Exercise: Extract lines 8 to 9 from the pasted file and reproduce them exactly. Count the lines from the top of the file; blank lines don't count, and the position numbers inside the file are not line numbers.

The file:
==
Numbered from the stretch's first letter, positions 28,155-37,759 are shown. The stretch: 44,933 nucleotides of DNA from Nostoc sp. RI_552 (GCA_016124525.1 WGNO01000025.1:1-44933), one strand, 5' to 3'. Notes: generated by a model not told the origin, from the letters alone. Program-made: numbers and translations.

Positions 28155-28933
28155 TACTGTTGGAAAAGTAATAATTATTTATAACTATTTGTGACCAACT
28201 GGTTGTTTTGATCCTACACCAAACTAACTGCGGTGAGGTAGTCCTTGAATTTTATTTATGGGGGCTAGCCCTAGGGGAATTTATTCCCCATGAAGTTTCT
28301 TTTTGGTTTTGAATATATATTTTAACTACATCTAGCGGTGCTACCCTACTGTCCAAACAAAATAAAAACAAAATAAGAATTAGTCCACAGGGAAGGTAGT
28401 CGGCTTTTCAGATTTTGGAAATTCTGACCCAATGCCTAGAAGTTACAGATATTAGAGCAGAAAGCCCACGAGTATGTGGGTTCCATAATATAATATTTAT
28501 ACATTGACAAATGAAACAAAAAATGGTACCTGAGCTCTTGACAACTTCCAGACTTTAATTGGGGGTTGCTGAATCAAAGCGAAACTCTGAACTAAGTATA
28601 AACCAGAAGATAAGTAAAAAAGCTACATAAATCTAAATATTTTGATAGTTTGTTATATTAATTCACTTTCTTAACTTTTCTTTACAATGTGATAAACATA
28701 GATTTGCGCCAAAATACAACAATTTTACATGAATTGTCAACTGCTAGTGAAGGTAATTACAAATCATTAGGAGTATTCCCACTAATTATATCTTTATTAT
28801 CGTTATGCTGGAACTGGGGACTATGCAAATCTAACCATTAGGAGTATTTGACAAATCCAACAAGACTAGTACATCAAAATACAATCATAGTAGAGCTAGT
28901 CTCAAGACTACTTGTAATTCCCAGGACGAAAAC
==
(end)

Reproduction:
28601 AACCAGAAGATAAGTAAAAAAGCTACATAAATCTAAATATTTTGATAGTTTGTTATATTAATTCACTTTCTTAACTTTTCTTTACAATGTGATAAACATA
28701 GATTTGCGCCAAAATACAACAATTTTACATGAATTGTCAACTGCTAGTGAAGGTAATTACAAATCATTAGGAGTATTCCCACTAATTATATCTTTATTAT